Rocky Patel is one of the few survivors of the “Boom” years of the mid to late 90’s. With help from Nestor Plasencia his Indian Tabac brand gained a reputation as a solid “boutique” cigar, and it’s still a grand smoke. I had a Super Fuerte maduro the other day that really made my day.
Richard over at Blankmindblog reviewed an RP Vintage 1992 Robusto and it put me in mind of the 1990 version that I’ve enjoyed in the past. After rooting around in the humidor I found a couple that I couldn’t wait to fire up to see if my opinion or the cigar has changed over the past few months.
Both the 90 and the 92 Vintages are made in Danli, Honduras with tobacco that was meant for Astral cigars. In the mid nineties U.S. Cigar thought Astral would become the next Montecristo and stockpiled bales of wrapper leaf in its warehouses. A large quantity of this never made it to market, and sat quietly ignored, gracefully aging and awaiting its fate. Patel came across it and snapped it up after discovering its quality. There were two types of leaf in the stockpile: Ecuadoran Sumatra from 1992 and Honduran broadleaf from 1990.
The 1990 toro measures 6 1/2 by 52, is box pressed, and looks pretty rough. Broadleaf won’t win any beauty pageants, but it can be extremely tasty.
Richard noticed a construction issue with the 92, and I’ve noticed it as well. I’ve never encountered this with the 90 though. The 90 burns a little uneven, but it corrects itself, and the draw is quite good. It’s a medium bodied smoke that I find extremely smooth up to the finish when it gets a bit heavier and the taste turns slightly tarry. The predominating flavors are wood and cherry. The broadleaf is very aromatic and worth the price of admission alone. All in all a very refined medium-bodied cigar. A great mid-day smoke.
11 thoughts on “Rocky Patel Vintage 1990 Toro”
Man, last time I had one of these it felt odd, as if hardened toward the outside while still supple inside. Needless to say it split right down the middle soon after lighting. I thought it felt funny at the tobacconist shop but bought a couple anyway. Now I wish I had a couple of good ones in my humidor. Oh Well…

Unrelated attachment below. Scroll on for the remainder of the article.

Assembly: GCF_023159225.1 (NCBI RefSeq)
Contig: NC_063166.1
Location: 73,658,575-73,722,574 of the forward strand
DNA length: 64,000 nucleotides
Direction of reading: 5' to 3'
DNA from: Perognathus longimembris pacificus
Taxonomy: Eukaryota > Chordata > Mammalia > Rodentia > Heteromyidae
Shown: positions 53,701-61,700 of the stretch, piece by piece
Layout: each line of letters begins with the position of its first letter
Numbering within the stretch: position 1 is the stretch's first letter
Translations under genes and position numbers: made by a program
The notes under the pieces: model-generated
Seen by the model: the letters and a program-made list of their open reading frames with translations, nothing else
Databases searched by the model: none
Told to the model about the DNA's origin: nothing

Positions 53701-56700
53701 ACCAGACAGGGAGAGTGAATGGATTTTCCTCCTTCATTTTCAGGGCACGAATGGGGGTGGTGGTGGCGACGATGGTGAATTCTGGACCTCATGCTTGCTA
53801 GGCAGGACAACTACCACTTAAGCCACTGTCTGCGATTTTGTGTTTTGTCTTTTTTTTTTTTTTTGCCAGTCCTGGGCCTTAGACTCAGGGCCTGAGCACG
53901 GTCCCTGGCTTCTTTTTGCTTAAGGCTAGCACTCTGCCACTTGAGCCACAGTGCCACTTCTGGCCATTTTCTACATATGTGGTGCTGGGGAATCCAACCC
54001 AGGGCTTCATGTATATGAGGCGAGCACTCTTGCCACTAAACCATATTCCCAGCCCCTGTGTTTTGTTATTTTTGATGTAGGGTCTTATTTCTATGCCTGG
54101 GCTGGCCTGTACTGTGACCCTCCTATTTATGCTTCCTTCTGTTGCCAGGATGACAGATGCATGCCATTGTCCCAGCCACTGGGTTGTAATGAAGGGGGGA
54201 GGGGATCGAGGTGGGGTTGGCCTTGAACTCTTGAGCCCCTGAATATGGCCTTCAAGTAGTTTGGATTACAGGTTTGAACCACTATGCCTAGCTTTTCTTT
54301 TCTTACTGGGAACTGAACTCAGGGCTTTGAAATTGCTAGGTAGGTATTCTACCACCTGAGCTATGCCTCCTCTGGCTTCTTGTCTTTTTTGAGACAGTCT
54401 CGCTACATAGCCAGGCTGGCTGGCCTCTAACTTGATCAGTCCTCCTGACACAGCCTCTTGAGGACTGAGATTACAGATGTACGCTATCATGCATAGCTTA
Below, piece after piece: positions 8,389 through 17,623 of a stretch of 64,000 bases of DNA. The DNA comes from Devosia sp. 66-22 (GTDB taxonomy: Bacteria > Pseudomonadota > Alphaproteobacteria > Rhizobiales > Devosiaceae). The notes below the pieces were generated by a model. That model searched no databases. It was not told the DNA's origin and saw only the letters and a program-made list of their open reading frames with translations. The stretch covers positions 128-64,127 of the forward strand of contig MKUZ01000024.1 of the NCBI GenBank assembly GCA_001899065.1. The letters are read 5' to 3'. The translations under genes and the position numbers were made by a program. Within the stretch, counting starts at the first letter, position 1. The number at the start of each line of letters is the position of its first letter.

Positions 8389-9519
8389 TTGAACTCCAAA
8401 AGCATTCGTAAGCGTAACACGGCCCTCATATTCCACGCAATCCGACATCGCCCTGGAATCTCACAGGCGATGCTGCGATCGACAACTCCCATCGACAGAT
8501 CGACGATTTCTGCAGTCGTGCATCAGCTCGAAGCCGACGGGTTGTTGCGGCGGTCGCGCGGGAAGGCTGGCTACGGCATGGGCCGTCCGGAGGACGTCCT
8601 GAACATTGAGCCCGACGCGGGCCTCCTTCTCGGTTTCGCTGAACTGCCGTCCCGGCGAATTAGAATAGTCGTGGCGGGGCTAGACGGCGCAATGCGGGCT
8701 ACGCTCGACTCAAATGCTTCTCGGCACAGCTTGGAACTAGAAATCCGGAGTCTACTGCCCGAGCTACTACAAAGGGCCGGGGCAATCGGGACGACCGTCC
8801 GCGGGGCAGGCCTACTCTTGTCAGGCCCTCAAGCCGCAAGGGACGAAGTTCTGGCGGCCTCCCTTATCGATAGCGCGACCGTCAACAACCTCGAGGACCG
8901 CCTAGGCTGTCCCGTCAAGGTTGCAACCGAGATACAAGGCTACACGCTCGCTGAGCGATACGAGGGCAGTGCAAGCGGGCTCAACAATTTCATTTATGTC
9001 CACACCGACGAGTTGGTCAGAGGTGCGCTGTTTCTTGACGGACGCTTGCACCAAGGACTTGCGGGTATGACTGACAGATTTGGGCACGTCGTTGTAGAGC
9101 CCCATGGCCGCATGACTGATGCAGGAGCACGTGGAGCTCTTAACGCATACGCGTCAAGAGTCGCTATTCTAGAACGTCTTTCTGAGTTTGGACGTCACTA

I’ve had this experience with sticks that need to stabilize. This is especially a problem when cigars are delivered in the mail. Going from air cargo cold to desert heat confuses the hell out of my poor smokes. Just like you say, they’re firm to the touch but they split in half, or burn down the side. I’ve learned to be patient and send them to their room for a week (at least) before touching them. This usually fixes the problem. But since you got these from your tobacconist it doesn’t sound like stabilization was the problem…
Great post, but I’m interested in talking more about Astral. CI.com is obviously trying to get rid of Astral. For example, they are selling boxes of Astral Vintage ’96 for $49.95-$59.95 per box. I haven’t smoked an Astral in many years. How do they smoke? More specifically, how is the Astral Vintage ’96 and is this particular deal of great value?
I hate to cast asparagus at any cigar maker, Chris, but I have to admit that I haven’t enjoyed Astrals in the past. But like you, it’s been a few years since I tried one, so maybe it’s time to give them another shot. For now I can’t really say, but if I find a spare stick at the B&M I’ll be the guinea pig for ya.
It’s been a while since I looked at this post. I gotta wonder how long that stock of 1990 leaf is going to hold out for RP… it’s almost as large as that misplaced lot of 1959 Cuban tobacco someone discovers every so often!
This is my first post
just saying HI
Congrats on your first post James. Was that Hi or Hawaii? Anyway, what kind of cigars do you like?
Thanks for stopping by!
Good roundup of the RP blends. And so we agree on the “Fire” – great taste for low price.
Thanks for your post on my site, just wanted to acknowledge. I wasn’t sure if anybody ever stumbled across my pages. Now I know there’s at least one…
Jake — I just discovered your site and I’m really enjoying your reviews. They’re entertaining, articulate, and thoughtful. It definitely looks like you’ve caught the cigar bug. Congratulations!
Hello, this is my first post. I find your cigar reviews to be very helpful. I am an up and coming connesseur. Are you guys going to do a review on the La Cima cigar? I had the pleasure of smoking one last week with Arsenio Ramos. I really enjoyed the stick. I also have a question about the different flavors you guys pick up on your pallets. How are you able to identify them? I’m having a bit of trouble in that department. Keep up the great work.
That’s a great question, Stephe. Probably deserves a whole post to answer, but the quick answer is that it’s totally subjective, but you can still “educate” your palate by learning to identify different smells. Go to your spice rack and learn to identify the different spices without looking at the labels. You can do the same thing with different types of wood and flowers. Cooking is a good way to hone your palate too. Drinking wine is another way to test your palate: check this out.
I haven’t seen La Cima cigars anywhere, but I’d smoke anything Arsenio has worked on. I’ll have to see if I can round any of these up. Thanks for the tip!